PARIS - It is said in France that there are two main schools one can attend to learn about marketing cars: Ford and Renault. Thierry Dombreval attended both.
At the time he joined Ford, its main model in Europe was the Taunus. Dombreval believes the Taunus had its shortcomings, but his efforts to sell more of them impressed his bosses. They gave him more challenging responsibilities.
During 15 years with Ford France and Ford of Europe, he progressed through a variety of sales and marketing jobs. His last job was general manager in charge of marketing, sales and aftersales for Ford France.
Dombreval's reason for leaving Ford in 1989 had nothing to do with its products. He simply was not prepared to move his family to a new country every three years or so with Ford.
But where to go next?
He already had the equivalent of a degree in automotive marketing. Renault was the obvious choice for a postgraduate course - even if it did involve some travel. The job he was offered was general manager of Renault Italy.
Such travel was not too onerous for a man with deep roots in France's Mediterranean region, and he spent more than four years in Italy.
He is remembered in Italy with affection. An Italian dealer says Dombreval 'was one of the most respected importers.'
No doubt his empathy for Italy owes something to his Midi origins, and Dombreval still enjoys speaking Italian.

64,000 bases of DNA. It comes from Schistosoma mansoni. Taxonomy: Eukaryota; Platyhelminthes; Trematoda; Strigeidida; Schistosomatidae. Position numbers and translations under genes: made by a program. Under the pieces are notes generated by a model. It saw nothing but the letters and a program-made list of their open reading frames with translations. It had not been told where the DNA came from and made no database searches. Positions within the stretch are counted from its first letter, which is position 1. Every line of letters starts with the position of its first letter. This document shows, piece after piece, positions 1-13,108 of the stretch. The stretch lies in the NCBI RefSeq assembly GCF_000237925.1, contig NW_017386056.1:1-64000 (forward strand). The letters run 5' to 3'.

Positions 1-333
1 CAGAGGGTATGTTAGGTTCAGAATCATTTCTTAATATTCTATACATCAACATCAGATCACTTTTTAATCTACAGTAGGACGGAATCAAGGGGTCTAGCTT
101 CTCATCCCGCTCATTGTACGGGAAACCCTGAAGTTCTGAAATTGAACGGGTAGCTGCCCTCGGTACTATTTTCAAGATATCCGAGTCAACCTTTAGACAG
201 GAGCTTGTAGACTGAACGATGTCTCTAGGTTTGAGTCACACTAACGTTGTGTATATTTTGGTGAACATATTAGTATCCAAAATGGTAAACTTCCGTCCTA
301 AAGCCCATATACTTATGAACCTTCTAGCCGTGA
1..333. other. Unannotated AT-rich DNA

'It was an ideal time,' he says of his move to Renault Italy. 'The company was just preparing to launch the Clio, which was a success in Italy where it captured up to 10 percent of its segment.'
Renault sold a record 200,000 cars and commercial vans in Italy in 1991. This was 'a time when the Italian market reached 2.4 million or 2.5 million units a year without incentives,' he says.
Dombreval met Raymond Levy (Renault chairman from 1986 to 1992) shortly before joining Renault.
'Levy asked me why I wished to work with Renault,' says Dombreval. 'I said I believed that Renault would recover and regain its automobile genius, its sense of innovation, practicability, and so on.
'Levy smiled but did not reply. A few months later, after I had been hired, I found out about the Twingo, which was under development, and I understood Levy's smile.'
Dombreval loves cars. He owns a Model A Ford and an old VW Beetle.
After leaving Italy, his responsibility shifted to Renault's international development.
'Outside Europe,' he says, 'the two main rules of marketing concern the pre-eminence of the product and the critical part played by the importer.'
Dombreval's priority is to make Renault's marketing truly international.
Next month he will go to Brazil to work with Luc-Alexandre Menard, Renault's Mercosur division boss, on preparations for the launch of the Scenic there at the end of the year.
After that, he will turn his attention to Russia, where Renault is establishing a joint venture with Moskvich.
'Every month,' he says, 'I visit a different country.'
Renault sells cars in 90 countries. For a man who wanted to restrict his globetrotting, Thierry Dombreval will soon have a fine collection of stamps in his passport.